2022 Curricular Enhancement Grants

The original conception of the Just Futures grant for Williams College and its partners drew upon the necessity of highlighting and enhancing the courses at participating colleges and universities that center on Indigenous, Afro, and Afro-Indigenous histories and modern-day realities.

Just Futures has awarded 5 Course Enhancement grants to Williams faculty for sustained work to develop a new course or enhance an existing course that engages the initiative’s thematic areas. The call highlighted the desire for proposals that engage with any one or more of the following topics, particularly in ways centered in the American Northeast/New England and/or this region’s wider geographic connections in the Southeast, Caribbean, Africa, Atlantic and Pacific Worlds, and globally:

  • Native American/Indigenous experiences, histories, cultures, politics, and expressions;
  • African-American experiences, histories, cultures, politics, and expressions;
  • Afro-Indigenous intersections, experiences, histories, identities, politics, and expressions; 
  • Coalitions, solidarities, and organizing among these communities/groups;
  • Maritime history and coastal studies, with focus on diverse human communities’ interactions with the sea, including the Atlantic slave trade and human trafficking, and practices and expressions of resistance and liberation;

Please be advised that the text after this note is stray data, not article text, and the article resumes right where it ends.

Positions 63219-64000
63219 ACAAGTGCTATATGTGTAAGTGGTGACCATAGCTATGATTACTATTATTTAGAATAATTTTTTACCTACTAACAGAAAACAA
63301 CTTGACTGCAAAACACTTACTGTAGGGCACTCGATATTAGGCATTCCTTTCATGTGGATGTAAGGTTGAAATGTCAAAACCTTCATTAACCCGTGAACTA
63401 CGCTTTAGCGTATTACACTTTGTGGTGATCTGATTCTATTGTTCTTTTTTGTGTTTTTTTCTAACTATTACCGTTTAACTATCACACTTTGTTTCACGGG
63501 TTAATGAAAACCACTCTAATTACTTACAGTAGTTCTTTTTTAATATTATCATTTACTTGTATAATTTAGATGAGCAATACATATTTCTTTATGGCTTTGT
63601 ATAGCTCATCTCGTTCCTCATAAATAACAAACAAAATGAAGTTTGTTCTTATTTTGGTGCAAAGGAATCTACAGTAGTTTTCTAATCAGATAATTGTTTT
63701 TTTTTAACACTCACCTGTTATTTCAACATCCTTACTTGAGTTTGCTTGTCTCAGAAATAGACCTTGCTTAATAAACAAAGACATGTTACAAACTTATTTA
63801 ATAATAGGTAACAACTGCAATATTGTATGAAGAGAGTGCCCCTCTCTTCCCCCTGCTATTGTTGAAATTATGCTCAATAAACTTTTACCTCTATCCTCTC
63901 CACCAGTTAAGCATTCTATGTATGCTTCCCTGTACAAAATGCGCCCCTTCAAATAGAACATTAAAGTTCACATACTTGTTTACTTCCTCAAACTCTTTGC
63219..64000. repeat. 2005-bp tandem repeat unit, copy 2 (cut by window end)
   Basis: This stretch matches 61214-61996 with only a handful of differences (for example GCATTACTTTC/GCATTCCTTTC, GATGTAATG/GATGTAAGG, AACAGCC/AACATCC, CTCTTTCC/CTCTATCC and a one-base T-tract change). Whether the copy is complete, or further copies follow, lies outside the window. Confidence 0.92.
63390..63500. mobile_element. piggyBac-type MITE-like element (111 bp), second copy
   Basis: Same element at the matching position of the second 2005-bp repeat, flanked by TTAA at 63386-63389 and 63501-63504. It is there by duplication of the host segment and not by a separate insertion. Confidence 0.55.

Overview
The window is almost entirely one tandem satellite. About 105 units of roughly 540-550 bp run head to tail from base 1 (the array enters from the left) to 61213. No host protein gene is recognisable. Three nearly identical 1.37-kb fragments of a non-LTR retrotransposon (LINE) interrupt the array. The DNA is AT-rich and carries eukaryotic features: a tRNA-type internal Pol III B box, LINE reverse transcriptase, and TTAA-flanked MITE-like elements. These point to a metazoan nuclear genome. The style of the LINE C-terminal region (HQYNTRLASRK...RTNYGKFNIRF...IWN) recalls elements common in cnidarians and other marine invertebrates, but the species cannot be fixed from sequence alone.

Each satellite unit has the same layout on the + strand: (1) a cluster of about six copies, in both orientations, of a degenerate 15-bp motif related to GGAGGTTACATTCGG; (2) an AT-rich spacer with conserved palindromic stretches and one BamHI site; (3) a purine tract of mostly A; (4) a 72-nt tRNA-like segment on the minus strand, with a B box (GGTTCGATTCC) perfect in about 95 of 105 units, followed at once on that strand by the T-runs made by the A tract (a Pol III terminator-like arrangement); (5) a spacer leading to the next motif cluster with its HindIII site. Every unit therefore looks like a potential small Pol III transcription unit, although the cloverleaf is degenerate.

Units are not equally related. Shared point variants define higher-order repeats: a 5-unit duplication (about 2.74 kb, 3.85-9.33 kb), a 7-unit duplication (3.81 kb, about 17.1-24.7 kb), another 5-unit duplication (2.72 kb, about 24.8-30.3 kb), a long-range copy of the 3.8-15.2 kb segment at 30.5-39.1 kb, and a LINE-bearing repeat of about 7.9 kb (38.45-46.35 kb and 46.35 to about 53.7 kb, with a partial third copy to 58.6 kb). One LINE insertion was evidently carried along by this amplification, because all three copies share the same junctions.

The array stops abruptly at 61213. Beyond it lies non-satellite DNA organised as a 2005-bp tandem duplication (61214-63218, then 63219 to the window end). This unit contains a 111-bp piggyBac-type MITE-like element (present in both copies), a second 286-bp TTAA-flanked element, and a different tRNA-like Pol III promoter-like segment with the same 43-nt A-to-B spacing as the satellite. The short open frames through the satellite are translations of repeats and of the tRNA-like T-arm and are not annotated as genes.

• Critical examinations of settler colonialism and its ongoing impacts and legacies, as well as multiple forms of resistance;
  • Critical examinations of racial slavery and its ongoing impacts and legacies, as well as multiple forms of resistance;
  • Community-based and decolonial approaches to knowledge formation;
  • Public humanities and community-engaged forms of interpretation and expression; 
  • Relevant communities’ political and social movements for climate justice, sovereignty, Land Back, reparations, Black Liberation, as well as movements which engage in practices of wellbeing as forms of resistance to domination.

The recipients of the grants are as follows:

Margaux Kristjansson, former Mellon Postdoctoral Fellow in Native American and Indigenous Studies in the American Studies Program

Spring 2022 course: AMST 401: Policing Nations: Indigenous Nations and the Carceral State

Laura Martin, Assistant Professor of Environmental Studies and Faculty Affiliate in History

Fall 2022 Course: ENVI 229/ HIST 264: Environmental History

José Constantine, Associate Professor of Geosciences

Fall 2022 Course: GEOS 103: Global Warming and Environmental Change

Christina Simko, Associate Professor of Sociology

Fall 2022 Course: SOC 230/AMST 233: Memory and Forgetting

Benjamin Twagira, Assistant Professor of History

Fall 2022 Course: GBST 203 / HIST 204 / AFR 227: Colonial Rule and Its Aftermaths in Africa